Microsoft, the manufacturer of the Windows operating system, is betting on its future with artificial intelligence, through billions of dollars in investments, while raising the banner of challenging Alphabet’s Google, which has outperformed Microsoft for years in Internet search and browsing technology.
Microsoft said it is updating its search engine (Bing) and Internet browser (Edge Web) with artificial intelligence, indicating its ambition to regain the lead in consumer technology markets in which it has fallen.
The manufacturer of the operating system (Windows) is betting on its future with artificial intelligence, through investments of billions of dollars, while raising the flag of the challenge to Alphabet’s Google, which has outperformed Microsoft for years in Internet search and browsing technology.
Now, Microsoft is introducing an intelligent chatbot to accompany Bing search results, putting artificial intelligence that can summarize web pages, synthesize disparate sources, and even compose and translate email messages, at the disposal of more consumers. Microsoft expects to make another $2 billion in search advertising revenue, for every percentage point its shares rise.
By working with start-up OpenAI, Microsoft aims to outpace its Silicon Valley rival and potentially reap huge revenues from tools that generally speed content creation and automation, if not the functionality itself. This will affect business products such as cloud computing and collaboration tools such as software and applications sold by Microsoft, as well as consumer Internet services.
“This technology is going to reshape pretty much every category of software,” Microsoft CEO Satya Nadella told reporters at a briefing at the company’s headquarters in Redmond, Washington.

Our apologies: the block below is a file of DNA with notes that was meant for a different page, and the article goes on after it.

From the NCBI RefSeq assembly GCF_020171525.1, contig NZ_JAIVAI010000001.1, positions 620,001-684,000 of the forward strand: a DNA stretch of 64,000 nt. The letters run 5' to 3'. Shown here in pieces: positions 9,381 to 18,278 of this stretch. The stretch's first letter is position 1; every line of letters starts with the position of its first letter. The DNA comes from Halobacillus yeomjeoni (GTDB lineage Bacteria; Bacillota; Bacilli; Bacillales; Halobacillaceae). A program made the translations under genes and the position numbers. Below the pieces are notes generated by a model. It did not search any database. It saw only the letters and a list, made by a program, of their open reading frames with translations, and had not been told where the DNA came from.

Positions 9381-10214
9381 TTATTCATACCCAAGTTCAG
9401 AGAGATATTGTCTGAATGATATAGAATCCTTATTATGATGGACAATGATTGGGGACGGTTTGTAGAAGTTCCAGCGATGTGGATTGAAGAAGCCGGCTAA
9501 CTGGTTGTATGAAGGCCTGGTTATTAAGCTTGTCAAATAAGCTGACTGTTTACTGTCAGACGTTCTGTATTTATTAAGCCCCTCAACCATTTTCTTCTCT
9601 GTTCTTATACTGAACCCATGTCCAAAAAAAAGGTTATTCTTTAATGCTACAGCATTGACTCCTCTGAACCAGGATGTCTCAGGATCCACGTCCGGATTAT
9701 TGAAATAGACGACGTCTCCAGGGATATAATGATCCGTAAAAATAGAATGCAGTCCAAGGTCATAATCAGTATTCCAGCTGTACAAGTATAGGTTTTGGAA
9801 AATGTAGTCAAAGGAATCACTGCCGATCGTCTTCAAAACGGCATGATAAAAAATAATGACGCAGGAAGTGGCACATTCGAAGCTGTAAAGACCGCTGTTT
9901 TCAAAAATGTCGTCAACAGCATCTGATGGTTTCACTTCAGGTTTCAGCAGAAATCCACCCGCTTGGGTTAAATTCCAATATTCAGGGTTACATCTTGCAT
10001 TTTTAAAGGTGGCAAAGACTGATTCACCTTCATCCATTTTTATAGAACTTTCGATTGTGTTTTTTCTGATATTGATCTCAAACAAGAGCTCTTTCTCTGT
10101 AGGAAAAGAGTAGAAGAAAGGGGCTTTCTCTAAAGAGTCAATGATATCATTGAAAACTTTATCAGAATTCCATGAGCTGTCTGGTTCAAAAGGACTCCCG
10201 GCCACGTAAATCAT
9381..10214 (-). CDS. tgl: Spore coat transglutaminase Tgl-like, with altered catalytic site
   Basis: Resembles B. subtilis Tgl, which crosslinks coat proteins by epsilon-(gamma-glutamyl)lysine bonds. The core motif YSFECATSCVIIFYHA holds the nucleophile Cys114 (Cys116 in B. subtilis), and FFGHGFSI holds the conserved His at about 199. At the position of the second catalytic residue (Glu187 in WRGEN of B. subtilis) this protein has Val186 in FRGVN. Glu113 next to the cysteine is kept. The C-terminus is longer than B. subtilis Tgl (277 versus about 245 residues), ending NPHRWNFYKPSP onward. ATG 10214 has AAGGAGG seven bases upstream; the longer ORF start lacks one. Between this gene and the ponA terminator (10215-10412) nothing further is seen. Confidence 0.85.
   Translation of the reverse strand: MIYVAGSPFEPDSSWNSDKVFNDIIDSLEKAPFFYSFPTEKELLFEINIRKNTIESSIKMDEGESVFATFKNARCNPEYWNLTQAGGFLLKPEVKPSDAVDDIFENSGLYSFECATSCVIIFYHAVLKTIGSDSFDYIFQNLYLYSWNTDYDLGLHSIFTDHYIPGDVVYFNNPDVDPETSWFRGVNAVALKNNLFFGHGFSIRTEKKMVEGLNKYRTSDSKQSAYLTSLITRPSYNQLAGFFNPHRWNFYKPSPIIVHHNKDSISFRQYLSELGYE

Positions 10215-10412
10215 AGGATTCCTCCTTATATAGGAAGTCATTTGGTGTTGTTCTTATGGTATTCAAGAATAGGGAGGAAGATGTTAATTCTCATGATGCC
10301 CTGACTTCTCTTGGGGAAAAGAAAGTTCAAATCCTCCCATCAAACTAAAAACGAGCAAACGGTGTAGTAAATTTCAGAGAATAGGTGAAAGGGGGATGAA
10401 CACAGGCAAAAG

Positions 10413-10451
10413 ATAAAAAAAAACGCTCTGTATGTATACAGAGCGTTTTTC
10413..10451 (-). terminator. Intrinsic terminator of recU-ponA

The company’s share in the Internet search market so far is about 10%. However, many investors see the new technology as a win-win. Microsoft shares closed up 4.2% on Tuesday, while Alphabet rose 4.6%.
The power of so-called synthetic artificial intelligence, which can generate almost any text or image, was shown to the public last year with the release of ChatGPT, a chatbot from OpenIA. His human-like responses to any conversation or question have given people new ways to think about marketing possibilities, writing research papers, publishing news or how to query information online.
Bing’s chatbot can inform consumers of current events, a step beyond ChatGBT’s answers, which are currently limited to data until 2021.
Noticing Microsoft’s challenge, Google on Monday unveiled its own chatbot called Cool, as it plans to release its own search artificial intelligence that can aggregate material when there is no simple answer online.
And Microsoft’s decision to update its browser (Edge) will intensify competition with its competitor (Chrome) of Google. However, the Redmond-based company expects to roll out the updated Bing to other browsers eventually.
For the quarter ended December 31, Alphabet reported $42.6 billion in Google search and other revenue, while Microsoft reported $3.2 billion in search and news advertising.